Skyfall Isn't Just A Great Bond Film: It's The Character's Resurrection
The new James Bond film Skyfall shares no continuity with any of the previous films, but we meet a different Bond than the first time Daniel Craig played the character in Casino Royale. He's older, he's crankier (especially with M), and after taking a powder early in the film to grow a beard and drink in beachside shacks, he's so out of shape that he's winded after a few laps in a pool. Bond is still Bond, but he's also a symbol from an earlier time, a man of physical action in an era when computer viruses, not armed attacks, bring down nations.
But what's beautiful and stirring about Skyfall is the way it makes Bond vital, not just in this story but in modern culture as a whole. Tackling straight-on so many elements of Bond that both Casino Royale and Quantum of Solace seemed too eager to run away from-- the shaken martinis, the tuxedo, the quips and the Aston Martin-- Skyfall creates a mission statement for the character's very existence, proving how perfectly everything we know about Bond can fit into modern times. Midway through the film he deadpans that his hobby is "resurrection," and though this new Bond was technically introduced six years ago, it really does feel like he's been reborn. With a perfect mix of classic Bond tropes and fresh, modern style, Skyfall is vital, thrilling and consistently surprising; it's as good as Bond has ever been, and a more than convincing argument that James Bond matters more now than ever before.
The plot is satisfyingly straightforward, with the opening sequence-- a thrilling chase through Istanbul-- leading directly to the film's major plot, as a mysterious villain threatens MI6 with specific eye on M (Judi Dench). Only about halfway through do we meet that villain, Javier Bardem's flamboyant and terrifying Silva, but leading up to that the pace never feels slow, bringing Bond away from MI6 and back in, establishing his witty rapport with fellow agent Eve (Naomie Harris), a lingering distrust of top boss Gareth Mallory (Ralph Fiennes), and a hilarious disdain for young new Q (Ben Whishaw), who represents every tech-geek stereotype you just know Bond would loathe. Skyfall is much funnier than Casino Royale or especially Quantum of Solace, and the early MI6 scenes feel like a cozy homecoming, as if Bond is building up his confidence before venturing back out on assignment.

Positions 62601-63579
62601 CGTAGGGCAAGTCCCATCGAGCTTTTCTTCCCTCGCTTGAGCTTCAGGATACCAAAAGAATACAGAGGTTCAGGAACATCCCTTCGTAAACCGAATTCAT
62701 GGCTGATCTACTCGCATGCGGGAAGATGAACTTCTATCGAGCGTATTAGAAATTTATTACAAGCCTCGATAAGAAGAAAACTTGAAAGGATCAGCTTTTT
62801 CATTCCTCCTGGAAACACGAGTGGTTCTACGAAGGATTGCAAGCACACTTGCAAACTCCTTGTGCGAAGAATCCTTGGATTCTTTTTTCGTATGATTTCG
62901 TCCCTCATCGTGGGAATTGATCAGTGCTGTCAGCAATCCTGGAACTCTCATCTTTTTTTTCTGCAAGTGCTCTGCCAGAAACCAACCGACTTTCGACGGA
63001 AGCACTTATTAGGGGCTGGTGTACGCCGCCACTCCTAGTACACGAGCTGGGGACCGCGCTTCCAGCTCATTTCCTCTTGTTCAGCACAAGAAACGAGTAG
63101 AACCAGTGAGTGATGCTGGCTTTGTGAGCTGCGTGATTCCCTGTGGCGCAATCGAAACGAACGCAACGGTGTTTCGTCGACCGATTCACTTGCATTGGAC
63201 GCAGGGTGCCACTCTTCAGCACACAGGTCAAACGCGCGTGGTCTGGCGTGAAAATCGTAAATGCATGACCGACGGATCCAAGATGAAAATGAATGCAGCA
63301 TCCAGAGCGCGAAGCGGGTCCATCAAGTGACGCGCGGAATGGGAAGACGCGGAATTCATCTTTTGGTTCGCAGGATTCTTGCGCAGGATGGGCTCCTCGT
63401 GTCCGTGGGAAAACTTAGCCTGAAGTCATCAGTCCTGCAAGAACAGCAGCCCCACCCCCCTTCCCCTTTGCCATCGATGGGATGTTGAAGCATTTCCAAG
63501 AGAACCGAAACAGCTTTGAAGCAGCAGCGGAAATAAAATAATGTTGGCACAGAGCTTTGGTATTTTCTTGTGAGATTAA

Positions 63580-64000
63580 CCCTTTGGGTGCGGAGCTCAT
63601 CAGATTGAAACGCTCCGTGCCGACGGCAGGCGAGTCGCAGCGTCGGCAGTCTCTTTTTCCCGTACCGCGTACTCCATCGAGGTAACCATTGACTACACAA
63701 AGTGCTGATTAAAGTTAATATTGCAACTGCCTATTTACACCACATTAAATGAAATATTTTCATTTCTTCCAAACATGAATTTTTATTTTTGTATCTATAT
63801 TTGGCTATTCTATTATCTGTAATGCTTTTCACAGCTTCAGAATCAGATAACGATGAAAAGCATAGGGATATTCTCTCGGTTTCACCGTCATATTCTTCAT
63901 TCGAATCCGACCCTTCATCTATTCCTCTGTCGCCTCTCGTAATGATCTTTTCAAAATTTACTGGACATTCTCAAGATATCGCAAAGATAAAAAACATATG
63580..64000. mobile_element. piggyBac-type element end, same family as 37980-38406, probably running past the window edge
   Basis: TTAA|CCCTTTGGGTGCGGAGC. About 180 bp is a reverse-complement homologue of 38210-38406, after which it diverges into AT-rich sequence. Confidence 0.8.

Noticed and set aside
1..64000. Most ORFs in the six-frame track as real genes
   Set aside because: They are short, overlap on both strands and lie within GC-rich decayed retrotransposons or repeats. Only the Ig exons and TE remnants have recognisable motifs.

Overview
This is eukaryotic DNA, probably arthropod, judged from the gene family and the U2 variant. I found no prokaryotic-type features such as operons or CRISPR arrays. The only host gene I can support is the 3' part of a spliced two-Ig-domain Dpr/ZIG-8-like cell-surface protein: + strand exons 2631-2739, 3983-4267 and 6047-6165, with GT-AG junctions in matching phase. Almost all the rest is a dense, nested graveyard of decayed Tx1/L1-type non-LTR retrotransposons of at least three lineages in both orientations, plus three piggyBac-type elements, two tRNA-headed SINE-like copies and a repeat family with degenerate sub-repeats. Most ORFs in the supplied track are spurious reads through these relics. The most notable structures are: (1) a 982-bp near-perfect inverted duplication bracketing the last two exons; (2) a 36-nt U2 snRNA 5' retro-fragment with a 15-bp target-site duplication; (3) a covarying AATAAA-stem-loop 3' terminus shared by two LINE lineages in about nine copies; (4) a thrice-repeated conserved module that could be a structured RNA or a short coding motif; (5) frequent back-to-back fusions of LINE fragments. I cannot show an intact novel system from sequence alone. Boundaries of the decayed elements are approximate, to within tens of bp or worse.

From there we follow Bond to Shanghai (for a spectacular fight scene lit in silhouette) and Macau (another great fight with a surprising comic climax), and then back to Mother England for the film's tour de force finale. Director Sam Mendes, who's never made anything remotely resembling an action movie before, is phenomenally confident behind the camera, helped of course by director of photography Roger Deakins, who crafts unbelievably striking images even in settings as mundane as a subway tunnel. But Mendes is no Oscar-winner trying to add prestige to Bond-- he's clearly enamored with all the trappings of the franchise, and gives the film real stakes and weight while also keeping it ferociously entertaining.
There's a little momentum lost as the film gears up for its final action setpiece-- at two hours and 20 minutes, Skyfall feels a bit bloated. But even scenes that don't feel necessary are executed with such great skill that you can't deny them, especially when actors as wonderful as Helen McCrory, Albert Finney, and even newcomer Berenice Marlohe keep showing up to lend their support. Every actor feels exceptionally strong, with Dench doing some of her most emotional work yet as M, Harris a perfectly feisty foil to bring out Bond's witty side, Fiennes subverting his character's stuffed-shirt exterior with steely gazes, and Whishaw (having a seriously great year between this and Cloud Atlas) an ideal, hyper-verbal Q. But nobody comes close to Bardem, who tears through the movie like a tornado, his Silva a maniac with elaborate plans and extremely surprising tactics to put Bond off his game. If you thought the torture scene in Casino Royale was Bond's biggest one-on-one challenge, wait until you see Bardem stare him in the eye and lightly caress his Adam's Apple.
On his third outing Daniel Craig's Bond finally feels like he's come into his own, a strong balance of old and new but a rugged, clever character all his own. And Skyfall is the suave yet wry, superbly confident and perfectly executed movie to match him.
*Full Disclosure: This is not our official review of Skyfall. I visited the set in Istanbul back in April-- you can read all about that here-- and you may choose to assume I'm biased as a result. I don't think I am, but of course, how could I know? Either way, we'll have an official review of the film from someone else in a few weeks, just for balance.
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